feedback and a Skype session that allowed
Marta to address every course member’s
How have you benefited from it?
Would you recommend the School course? If so, why?
Yes, I already have and will continue to do so. What is so special about the School is
the fact that there is no other course like it. Marta combines her own experience of
becoming a successful entrepreneurial translator and interpreter with her background
in marketing and IT. She obviously cares about what she is doing, has put a lot of time
and effort into this project and wants you to succeed.
In my opinion, the School should be an integral part of translation courses, as it would
provide translators with core business skills from the start of their careers. This would
not only be advantageous to them but also the industry as a whole. The School equips
you with the tools you need to be successful in the industry; the fact remains that having
a master’s in translation alone is not enough.
Is there anything else you’d like to add here?
I am so glad I attended the School at the beginning
of my freelance career rather than finding it after
having spent years making business mistakes. It has
set me on the right path from the start. Thank you,
Now, thinking of your current situation, some 3 months after the end
of the School course. How do you see your business? What are your
biggest challenges now? How do you feel in the translation industry?
I feel positive about my business and the future. I now focus on adding value and
searching out clients I would like to work for rather than jumping at any translation
request. I am also always on the lookout for opportunities (networking, potential direct
client contacts, potential agencies to work for, situations where there is a need for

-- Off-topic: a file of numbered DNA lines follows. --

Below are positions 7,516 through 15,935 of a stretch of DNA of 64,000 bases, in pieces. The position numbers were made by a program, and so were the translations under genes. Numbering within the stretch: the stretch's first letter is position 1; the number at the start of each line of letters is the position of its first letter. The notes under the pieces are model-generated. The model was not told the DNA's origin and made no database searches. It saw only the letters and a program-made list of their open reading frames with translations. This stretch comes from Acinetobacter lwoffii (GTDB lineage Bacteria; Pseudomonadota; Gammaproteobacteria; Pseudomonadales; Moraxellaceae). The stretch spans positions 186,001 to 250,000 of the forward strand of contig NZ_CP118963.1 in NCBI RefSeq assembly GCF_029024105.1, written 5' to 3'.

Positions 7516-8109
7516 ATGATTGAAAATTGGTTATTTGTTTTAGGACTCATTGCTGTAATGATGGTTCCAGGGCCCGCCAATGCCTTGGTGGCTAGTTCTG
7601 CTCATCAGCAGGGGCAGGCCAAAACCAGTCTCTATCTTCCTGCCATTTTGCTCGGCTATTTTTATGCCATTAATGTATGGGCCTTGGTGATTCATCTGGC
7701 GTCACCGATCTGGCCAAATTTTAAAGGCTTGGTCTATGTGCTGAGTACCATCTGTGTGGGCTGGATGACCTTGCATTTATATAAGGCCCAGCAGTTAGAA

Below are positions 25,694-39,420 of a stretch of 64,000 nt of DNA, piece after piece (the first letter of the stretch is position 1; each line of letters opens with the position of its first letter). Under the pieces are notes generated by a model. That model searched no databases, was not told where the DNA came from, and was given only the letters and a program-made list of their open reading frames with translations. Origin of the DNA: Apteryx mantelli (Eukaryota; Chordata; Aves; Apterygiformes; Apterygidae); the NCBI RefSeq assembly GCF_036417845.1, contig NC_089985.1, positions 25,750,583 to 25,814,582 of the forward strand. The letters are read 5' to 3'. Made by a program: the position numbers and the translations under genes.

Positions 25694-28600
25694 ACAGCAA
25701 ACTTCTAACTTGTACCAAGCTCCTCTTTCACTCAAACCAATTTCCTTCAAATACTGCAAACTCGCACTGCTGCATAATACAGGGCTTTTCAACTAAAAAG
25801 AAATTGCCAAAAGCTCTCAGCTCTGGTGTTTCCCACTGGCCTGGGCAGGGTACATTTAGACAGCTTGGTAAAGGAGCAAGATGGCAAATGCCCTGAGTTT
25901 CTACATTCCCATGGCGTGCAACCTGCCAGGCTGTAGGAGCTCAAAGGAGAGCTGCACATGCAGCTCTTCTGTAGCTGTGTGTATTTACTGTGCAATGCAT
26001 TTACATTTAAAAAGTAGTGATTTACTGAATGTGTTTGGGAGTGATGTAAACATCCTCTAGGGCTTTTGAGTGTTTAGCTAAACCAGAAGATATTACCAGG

I would say that my biggest challenges now are in:
• creating my website
• working on my branding using the hints and tips from the School
• continuing to expand my client base.
The difference is that I now feel I have the skills to accomplish these challenges; they are
no longer an impossible task.
In addition, I feel more involved in the translation industry through social media
(Twitter, Facebook, LinkedIn), reading industry books and blogs as well as by being a
member of the ITI and local networks. It is great to have the support of a network of
other translators, as it makes me feel less isolated and provides an outlet to discuss
any issues that arise. Attending the 2013 ITI Conference proved to be both inspiring
and useful, as I was able to pick up some handy tips and meet translation colleagues in
Thank you, Julia, for sharing your story. I sincerely
hope your career will continue growing as
successfully as in the last few months. Thanks
for great photos, too!
If after reading Julia’s story you’re
interested in joining the course, book
here. In case of any questions, drop me
PS I met Julia in person a few months after
she took part in the School. I’m on the left,
Julia is on the right, and we’re here with Meg
from Websites for Translators.